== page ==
Forget Shakespeare, the bard of Avon. We are, because we are. No choice in the matter. Blame the parents who forced us out of the womb of comfort.
Now the question is from the bard of Rishon. Do we have to vote if we don’t approve of people in parties to deserve our vote?
With only a very few possibilities amidst the 21 different political parties, the choice narrows. I like some parties (Likud, for example) but I dislike its leader (Netanyahu..no good example).
In the past few days I’ve been seriously considering Ichud haYamin, the United Right Party, with former Minister of Justice Ayelet Shaked as head of the combined parties.
But with all the wheeling and dealing for spots and for seats in the Knesset and ministerial posts, I have to examine under a microscope who I would want “in” and who I would want “out”.
You may hazard a guess for the “ins”. The “outs” are more conspicuous. I could not live happily with a government containing any member of the fascist party Otzma Yehudit.
Their candidate, BenGvir, hangs a portrait in a place of honor in his home.. a portrait of Baruch Goldstein who wantonly massacred Muslim worshippers in prayer at the Cave of the Patriarchs, the Machpela, in Hebron.
It would be, for me personally, as vile as anyone who would hang a photo of Hitler on their walls.
The Otzma party, sprung from the genes of a notorious racist and a wanted criminal in America, Meir Kahane, proudly voices its commitment to ridding us of 20% of our population.
We may not all like Arabs who commit terrorist activities but as a democratic and Jewish people we cannot condemn the good with the bad, we cannot wash the clean with the filth. And every DECENT being anywhere on God’s planet understands it. (Yes… any DECENT human being !)
Otzma has the absolute right to despise terrorism. We all do. It has the absolute right to demand an increase in Jewish settlements, but only if those settlements are not built upon legally owned Arab land.
If an Arab can produce verified legal documents showing his ownership registered in the Tabu, then no government nor political party can steal it from him. “Sheli sheli, shelo shelo”… what is mine is mine and what is his is his. Otzma wants to change it to “shelo sheli”, what’s his is mine.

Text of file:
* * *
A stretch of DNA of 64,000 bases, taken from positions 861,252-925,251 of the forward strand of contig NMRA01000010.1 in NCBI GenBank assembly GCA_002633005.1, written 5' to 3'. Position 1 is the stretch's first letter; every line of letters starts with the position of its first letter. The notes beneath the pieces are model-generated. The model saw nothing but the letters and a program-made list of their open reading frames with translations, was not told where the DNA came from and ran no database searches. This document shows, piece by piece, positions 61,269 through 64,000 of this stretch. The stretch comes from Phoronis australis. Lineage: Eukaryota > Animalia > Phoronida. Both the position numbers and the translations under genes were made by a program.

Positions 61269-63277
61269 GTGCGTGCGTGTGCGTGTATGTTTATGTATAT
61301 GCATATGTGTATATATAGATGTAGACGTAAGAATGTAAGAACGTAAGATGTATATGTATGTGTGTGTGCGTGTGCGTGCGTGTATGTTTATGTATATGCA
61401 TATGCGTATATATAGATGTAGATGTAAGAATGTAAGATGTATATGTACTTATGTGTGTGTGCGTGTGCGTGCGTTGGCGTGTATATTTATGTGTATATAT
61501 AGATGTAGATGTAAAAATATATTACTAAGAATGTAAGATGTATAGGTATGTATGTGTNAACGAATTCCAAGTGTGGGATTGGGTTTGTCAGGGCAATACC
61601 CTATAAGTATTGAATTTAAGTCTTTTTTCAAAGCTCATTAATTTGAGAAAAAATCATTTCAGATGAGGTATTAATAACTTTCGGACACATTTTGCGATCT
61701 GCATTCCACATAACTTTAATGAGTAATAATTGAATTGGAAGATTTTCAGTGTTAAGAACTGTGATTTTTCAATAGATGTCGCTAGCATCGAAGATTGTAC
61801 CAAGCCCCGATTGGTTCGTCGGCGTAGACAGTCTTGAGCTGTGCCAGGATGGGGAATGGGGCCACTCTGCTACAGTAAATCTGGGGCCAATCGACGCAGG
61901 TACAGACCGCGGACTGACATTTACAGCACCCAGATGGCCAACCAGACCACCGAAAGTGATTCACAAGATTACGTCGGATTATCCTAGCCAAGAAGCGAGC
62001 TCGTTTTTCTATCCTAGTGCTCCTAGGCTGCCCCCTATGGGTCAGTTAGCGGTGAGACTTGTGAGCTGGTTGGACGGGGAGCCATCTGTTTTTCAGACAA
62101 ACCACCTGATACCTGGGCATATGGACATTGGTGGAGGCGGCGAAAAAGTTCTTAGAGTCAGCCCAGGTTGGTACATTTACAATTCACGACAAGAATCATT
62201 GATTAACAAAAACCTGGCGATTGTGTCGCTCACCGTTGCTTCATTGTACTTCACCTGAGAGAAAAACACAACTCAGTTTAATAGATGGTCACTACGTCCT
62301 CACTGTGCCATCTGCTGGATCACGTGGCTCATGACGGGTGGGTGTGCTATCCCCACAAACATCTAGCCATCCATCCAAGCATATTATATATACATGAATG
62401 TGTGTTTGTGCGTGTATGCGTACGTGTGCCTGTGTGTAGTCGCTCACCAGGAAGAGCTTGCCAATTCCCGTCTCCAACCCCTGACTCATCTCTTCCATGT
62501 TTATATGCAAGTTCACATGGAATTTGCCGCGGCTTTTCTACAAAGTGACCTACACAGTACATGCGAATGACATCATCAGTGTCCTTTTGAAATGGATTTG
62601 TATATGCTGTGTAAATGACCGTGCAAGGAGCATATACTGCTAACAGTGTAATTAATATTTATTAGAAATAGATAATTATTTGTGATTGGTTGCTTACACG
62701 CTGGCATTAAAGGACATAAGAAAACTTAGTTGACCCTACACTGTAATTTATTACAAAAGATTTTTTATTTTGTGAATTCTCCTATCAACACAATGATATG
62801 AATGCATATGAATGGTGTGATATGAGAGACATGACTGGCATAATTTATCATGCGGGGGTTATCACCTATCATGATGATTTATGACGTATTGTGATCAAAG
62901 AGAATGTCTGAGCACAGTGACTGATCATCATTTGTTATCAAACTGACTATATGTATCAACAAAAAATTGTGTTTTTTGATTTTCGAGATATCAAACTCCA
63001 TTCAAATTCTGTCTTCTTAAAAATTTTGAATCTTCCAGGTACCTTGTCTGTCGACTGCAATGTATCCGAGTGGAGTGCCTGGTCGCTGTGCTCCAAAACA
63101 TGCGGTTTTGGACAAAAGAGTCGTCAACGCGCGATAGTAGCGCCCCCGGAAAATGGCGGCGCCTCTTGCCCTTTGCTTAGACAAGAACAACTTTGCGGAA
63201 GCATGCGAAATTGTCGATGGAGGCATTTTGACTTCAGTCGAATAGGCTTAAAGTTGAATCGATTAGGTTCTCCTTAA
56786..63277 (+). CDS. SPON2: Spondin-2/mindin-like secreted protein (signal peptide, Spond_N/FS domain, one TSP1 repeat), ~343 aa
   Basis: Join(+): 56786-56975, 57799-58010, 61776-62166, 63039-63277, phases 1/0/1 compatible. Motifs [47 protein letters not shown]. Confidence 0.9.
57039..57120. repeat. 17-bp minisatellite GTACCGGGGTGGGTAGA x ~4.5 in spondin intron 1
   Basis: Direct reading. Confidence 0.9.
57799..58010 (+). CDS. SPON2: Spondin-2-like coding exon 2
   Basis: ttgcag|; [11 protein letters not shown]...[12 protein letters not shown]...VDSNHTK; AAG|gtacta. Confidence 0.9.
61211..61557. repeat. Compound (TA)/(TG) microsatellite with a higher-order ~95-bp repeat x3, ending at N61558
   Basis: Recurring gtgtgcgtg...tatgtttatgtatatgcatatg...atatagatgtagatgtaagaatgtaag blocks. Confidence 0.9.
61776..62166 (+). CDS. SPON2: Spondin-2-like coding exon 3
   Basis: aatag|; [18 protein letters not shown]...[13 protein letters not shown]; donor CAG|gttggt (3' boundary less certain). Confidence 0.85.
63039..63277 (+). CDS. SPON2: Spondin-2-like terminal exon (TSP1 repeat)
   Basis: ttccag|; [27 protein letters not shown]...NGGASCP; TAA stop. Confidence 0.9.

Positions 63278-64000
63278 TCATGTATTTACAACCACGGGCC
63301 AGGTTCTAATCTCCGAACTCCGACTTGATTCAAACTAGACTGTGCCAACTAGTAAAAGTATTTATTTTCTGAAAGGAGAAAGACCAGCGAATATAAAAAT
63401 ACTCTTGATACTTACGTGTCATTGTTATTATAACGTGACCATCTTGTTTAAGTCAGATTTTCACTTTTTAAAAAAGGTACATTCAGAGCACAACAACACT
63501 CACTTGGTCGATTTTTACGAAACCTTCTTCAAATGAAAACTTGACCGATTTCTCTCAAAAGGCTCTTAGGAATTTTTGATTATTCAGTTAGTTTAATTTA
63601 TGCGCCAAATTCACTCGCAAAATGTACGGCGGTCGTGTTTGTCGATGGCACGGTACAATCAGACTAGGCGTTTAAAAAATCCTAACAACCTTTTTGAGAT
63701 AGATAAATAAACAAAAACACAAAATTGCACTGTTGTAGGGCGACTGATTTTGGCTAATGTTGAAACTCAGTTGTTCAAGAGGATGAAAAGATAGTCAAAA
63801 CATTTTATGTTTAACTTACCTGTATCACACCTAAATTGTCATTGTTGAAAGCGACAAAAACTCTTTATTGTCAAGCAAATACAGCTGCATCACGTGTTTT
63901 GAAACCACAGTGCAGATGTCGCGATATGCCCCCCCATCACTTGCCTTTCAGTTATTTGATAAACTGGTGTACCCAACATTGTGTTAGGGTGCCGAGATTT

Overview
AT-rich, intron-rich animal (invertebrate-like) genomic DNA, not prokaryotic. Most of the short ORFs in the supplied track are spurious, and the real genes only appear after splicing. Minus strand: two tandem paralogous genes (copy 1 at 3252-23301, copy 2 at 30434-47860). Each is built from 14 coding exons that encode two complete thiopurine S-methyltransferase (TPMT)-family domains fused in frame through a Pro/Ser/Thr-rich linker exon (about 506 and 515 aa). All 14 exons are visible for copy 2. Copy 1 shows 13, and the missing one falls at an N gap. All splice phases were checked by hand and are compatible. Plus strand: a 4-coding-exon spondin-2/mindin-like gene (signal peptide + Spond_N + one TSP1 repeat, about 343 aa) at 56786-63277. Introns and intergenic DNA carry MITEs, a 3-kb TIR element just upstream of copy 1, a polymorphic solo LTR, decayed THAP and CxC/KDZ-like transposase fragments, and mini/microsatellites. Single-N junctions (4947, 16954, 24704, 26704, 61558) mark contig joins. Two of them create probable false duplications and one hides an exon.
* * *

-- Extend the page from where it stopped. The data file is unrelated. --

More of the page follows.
If Ayelet Shaked can continue to eliminate Otzma from the United Right party, then she may have my vote. If not, I’ll scratch my head wondering for which party’s ballot I will drop in the box on 17 September.
Moshe Feiglin’s Zehut has many principles with which I agree but my family insists that it would be a waste of a vote. The guy has no chance of winning. Perhaps he could join with Shaked’s party. Who knows?
“To be or not to be”…. To be a wise person or a less-than-wise person? To be a winner or a loser? To be a hopeful dreamer or to be a faithful realist? Oh well… what did Shakespeare know? He never met a Jew (unless he was ever in Venice).
A reader took me to task a few days ago for not showing the respect that a “gentleman should show for a woman”. I am the gentleman. The woman to whom he made reference was Bibi’s wife Sara. And no. I do not respect her. It is one of the privileges that Herzl and Begin bequeathed to me… to uphold my Zionist pride.
Right now my “concern” is what to do on 18 September. Shall I recite hallel or kaddish? Shall I open a can of beer or a bottle of champagne? Shall I laugh or shall I cry? Will my family and neighbors honor me for my vote or reject me? Why am I obsessed with such foolishness?
Maybe the answer lies in age. This may be my last opportunity to vote in one of our national elections. Age is creeping faster than I would prefer. But while the body is slowing down, the mind (thank God) remains young and clear.
So the question remains. Not Shakespeare’s question of “to be or not to be”, but the more pragmatic question: “to vote or not to vote”?
I’ll know the answer to that only after the voting booths close on 17 September. Please wish me well.